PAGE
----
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The Power of Forensics


Popular prime time TV like CSI (in all its variations) shows have imbued forensics labs with glamour and intrigue, but beyond the lights, camera, and action of the stories we see unfold on TV, the world of real-life forensics offers drama all its own. Advancements in forensics science in the last several years has transformed the way evidence is treated, evaluated, and taken into account during investigations.

As happened just this month with Paul House, there have been many trial verdicts reversed and people exonerated of crimes based on newly available methods of testing. House, who had been on death row for 22 years, was released this month and cleared of all charges. As reported by CNN, according to Peter Neufeld, co-director of The Innocence Project, in the last three years, "substantial additional DNA testing and further investigation" proved House's innocence.

Twenty years ago, DNA testing wasn't available. Today, it is often the turning point between proving guilt and innocence.

The following Science Buddies' Science Fair Project Ideas offer a look at what's involved and the chance to turn a local school lab into a forensics lab. Crank up a playlist of CSI theme songs, starting with the well-known "Who are You" by the Who, and bring on the intrigue.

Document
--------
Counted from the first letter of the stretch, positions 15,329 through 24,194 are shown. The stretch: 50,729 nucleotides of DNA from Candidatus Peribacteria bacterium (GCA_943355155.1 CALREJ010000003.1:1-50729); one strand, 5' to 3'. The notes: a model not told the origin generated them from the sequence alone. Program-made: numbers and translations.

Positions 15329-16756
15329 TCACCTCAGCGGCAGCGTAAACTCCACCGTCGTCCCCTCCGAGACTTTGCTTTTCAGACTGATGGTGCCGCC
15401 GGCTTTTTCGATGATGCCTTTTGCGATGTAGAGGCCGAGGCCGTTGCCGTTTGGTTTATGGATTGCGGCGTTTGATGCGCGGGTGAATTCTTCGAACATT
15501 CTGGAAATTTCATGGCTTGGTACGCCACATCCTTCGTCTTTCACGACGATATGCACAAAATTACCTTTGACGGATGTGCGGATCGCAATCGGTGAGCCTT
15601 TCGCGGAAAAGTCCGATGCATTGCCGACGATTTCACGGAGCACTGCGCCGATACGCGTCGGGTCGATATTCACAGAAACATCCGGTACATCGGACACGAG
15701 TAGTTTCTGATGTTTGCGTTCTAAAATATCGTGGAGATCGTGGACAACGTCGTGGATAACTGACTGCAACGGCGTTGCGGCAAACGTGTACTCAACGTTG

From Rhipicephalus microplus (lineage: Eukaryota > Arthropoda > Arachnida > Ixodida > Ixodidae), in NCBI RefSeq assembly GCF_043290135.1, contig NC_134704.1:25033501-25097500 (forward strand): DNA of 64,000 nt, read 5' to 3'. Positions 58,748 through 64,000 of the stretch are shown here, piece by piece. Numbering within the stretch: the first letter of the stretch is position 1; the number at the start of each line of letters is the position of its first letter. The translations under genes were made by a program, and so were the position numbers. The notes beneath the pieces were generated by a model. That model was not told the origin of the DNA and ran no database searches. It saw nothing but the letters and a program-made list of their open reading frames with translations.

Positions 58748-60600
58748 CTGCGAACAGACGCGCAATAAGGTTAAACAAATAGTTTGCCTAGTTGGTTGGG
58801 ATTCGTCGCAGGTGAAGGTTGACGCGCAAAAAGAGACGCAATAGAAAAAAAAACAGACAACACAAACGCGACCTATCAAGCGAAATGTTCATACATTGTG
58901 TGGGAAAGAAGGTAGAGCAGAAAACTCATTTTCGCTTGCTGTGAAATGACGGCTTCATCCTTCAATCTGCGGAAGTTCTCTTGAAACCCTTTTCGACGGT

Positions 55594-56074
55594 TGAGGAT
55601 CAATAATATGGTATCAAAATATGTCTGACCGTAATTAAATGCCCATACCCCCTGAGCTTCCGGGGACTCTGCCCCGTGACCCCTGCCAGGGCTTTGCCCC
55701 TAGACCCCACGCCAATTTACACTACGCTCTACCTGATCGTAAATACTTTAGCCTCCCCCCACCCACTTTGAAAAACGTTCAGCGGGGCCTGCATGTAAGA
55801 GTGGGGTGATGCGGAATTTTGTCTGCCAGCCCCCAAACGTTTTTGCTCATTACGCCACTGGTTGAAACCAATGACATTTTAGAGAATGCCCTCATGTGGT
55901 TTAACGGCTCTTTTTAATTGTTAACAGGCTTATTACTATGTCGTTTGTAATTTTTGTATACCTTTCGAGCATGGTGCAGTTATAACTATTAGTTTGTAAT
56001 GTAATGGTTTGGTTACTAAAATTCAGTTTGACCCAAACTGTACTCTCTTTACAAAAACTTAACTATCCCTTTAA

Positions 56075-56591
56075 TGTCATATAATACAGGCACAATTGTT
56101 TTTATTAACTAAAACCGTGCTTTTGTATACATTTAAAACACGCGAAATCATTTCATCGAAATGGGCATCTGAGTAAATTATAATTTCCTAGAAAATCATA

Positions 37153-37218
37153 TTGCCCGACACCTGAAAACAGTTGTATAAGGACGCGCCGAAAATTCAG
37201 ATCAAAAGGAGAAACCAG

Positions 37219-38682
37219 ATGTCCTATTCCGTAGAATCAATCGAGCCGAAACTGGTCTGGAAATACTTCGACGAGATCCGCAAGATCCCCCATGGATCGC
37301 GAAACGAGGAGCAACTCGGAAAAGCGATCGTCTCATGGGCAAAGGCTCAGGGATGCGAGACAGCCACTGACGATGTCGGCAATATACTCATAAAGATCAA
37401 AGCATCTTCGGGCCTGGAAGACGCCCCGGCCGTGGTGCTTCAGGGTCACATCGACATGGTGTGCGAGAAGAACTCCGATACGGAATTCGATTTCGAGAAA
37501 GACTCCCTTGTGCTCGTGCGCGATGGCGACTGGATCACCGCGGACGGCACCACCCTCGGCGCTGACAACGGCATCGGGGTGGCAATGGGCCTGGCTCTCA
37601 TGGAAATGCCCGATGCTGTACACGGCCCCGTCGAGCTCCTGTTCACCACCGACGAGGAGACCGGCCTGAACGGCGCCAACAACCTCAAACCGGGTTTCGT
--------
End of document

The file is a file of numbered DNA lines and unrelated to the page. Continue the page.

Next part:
Science Buddies Science Activities

Science Buddies Summer Science Roundup


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School and family science weekly spotlight: experiment with tonic water and a black light to learn more about fluorescence and light energy!

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Are you a picky eater? Maybe there is a scientific reason for your reluctance to eat certain foods even if you know they are good for you. Find out with a tongue-dyeing taste-testing science project!

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Catch the annual Perseids meteor shower and tie in some fun family astronomy science with an exploration of parallax. How far away are the things we see in the sky?

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School and family science weekly spotlight: make a solar oven from household and recycled materials.

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With different kinds of dried beans, plastic cups, and water, kids can model rocks and observe the way different sized particles in rocks affect how much water a rock can hold.

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Students can experiment with the engineering design process by trying to improve the durability of a simple handheld device.



Your Science!
What will you explore for your science project this year? What is your favorite classroom science activity? Email us a short (one to three sentences) summary of your science project or teaching tip. You might end up featured in an upcoming Science Buddies newsletter!



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